Students quiz Blumenthal, Murphy on school safety, gun violence

By:  Kent Pierce
WTNH News 8

United States Senators Richard Blumenthal and Chris Murphy held a forum on gun violence and school safety in West Hartford's Conard High School Monday morning. On stage with the senators were educators and two student representatives.

"We all share the common belief that something has to be done," said student Megan Striff-Cave. "Enough is enough."

Those words echoed the chants heard at schools around the nation last week. Connecticut's U.S. Senators have spent years trying to get congress to pass what they call common sense gun regulation.

"We are closer now than ever before to meaningful reform because of you," Senator Blumenthal told the students.

At least one student did ask the Senators why fewer guns is always better than more, citing the military, where everyone has a gun.

"Not very often do you see people going in and shooting their comrades and barracks are filled with guns," asked a student in the audience.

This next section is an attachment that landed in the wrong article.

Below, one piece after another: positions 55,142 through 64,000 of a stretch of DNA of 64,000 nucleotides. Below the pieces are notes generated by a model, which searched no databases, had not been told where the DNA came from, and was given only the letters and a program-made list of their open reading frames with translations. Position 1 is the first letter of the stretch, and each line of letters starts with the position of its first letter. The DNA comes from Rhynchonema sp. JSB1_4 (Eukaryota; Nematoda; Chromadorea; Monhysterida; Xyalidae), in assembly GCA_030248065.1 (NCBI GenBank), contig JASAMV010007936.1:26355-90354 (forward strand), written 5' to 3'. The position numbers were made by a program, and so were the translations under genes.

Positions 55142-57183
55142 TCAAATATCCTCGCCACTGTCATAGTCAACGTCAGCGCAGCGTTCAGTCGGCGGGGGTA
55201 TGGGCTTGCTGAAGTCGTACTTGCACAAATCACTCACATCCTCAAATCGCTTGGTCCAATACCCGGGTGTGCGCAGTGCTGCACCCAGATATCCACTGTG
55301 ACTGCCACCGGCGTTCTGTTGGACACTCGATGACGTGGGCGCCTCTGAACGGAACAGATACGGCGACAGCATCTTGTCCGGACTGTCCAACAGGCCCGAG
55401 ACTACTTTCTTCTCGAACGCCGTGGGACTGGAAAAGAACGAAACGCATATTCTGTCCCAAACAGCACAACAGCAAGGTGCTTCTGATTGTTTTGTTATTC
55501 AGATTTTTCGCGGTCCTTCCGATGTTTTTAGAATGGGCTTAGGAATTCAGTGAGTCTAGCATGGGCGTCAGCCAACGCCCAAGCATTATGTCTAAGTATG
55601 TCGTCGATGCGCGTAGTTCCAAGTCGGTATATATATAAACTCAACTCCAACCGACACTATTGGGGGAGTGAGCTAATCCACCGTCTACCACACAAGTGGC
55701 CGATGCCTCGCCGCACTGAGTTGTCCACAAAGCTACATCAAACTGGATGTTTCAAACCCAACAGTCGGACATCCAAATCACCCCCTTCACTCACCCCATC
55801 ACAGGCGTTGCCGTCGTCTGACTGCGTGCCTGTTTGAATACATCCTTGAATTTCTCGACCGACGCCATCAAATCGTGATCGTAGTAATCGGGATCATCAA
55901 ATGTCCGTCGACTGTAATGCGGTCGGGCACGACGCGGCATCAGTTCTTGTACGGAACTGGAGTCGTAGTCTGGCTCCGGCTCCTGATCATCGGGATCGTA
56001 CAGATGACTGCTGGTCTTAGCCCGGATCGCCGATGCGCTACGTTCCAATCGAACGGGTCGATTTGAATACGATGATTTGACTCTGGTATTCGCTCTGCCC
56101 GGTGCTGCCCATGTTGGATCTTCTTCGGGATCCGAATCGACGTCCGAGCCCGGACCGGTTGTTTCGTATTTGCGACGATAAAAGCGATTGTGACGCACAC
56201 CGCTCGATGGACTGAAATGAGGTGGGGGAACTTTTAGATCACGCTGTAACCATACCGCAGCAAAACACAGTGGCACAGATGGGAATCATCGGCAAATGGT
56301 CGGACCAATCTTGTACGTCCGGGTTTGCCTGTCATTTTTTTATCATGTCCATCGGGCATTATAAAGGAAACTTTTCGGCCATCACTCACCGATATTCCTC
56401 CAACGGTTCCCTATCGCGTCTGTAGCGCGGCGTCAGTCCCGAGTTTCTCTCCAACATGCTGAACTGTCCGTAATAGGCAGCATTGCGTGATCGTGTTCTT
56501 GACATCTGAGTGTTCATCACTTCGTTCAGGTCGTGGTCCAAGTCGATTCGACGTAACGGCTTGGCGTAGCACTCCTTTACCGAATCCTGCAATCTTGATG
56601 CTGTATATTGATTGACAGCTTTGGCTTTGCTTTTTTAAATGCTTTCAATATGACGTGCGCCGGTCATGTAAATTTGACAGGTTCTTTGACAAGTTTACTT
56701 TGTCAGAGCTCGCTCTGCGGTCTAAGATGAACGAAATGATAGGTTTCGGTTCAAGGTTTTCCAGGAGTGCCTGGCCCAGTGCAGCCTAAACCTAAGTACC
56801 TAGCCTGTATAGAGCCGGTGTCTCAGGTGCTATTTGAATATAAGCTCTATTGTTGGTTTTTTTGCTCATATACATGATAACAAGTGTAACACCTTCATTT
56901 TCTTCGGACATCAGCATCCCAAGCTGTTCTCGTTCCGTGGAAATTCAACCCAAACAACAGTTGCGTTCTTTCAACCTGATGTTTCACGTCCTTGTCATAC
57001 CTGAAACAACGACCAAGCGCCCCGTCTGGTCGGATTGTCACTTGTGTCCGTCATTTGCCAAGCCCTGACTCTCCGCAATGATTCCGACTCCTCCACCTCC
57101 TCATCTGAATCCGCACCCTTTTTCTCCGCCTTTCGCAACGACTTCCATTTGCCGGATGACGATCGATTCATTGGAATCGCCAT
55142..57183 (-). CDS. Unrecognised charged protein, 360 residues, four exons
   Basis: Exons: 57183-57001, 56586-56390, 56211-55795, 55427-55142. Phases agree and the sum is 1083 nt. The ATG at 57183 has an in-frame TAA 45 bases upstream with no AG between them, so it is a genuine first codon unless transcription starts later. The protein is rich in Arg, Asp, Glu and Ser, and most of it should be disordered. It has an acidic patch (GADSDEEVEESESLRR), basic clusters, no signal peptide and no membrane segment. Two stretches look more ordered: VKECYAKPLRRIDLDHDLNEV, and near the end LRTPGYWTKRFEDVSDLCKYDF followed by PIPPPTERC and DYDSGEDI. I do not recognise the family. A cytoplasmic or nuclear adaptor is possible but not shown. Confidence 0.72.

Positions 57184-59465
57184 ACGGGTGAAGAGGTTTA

"Communities, institutions and places that have more weapons have higher rates of gun crime, not lower rates of gun crime," responded Senator Murphy.

In the almost 5 weeks since a teen with an assault rifle killed 17 people at a school in Parkland, Florida, students have taken up the cause of gun control, and when it comes to demonstrations and vigil disobedience, many educators back them up.

"How do we teach you about Martin Luther King Junior your whole lives, and then the moment you want to engage, we tell you know you can't," said West Hartford Schools Superintendent Thomas Moore. "That's ludicrous."

Students are basing their activism on their own worst fears: That the next school lockdown will not be a drill.

"High schoolers wondering if they should get their phones to text their parents that they love them," said Striff-Cave. "Middle schoolers going over what their parents told them - to run zig zag down the hallway. Elementary schoolers worried that their light-up sketchers will give them away."

Those high schoolers say they will keep protesting for school safety, and they will remember the issue when they are old enough to vote.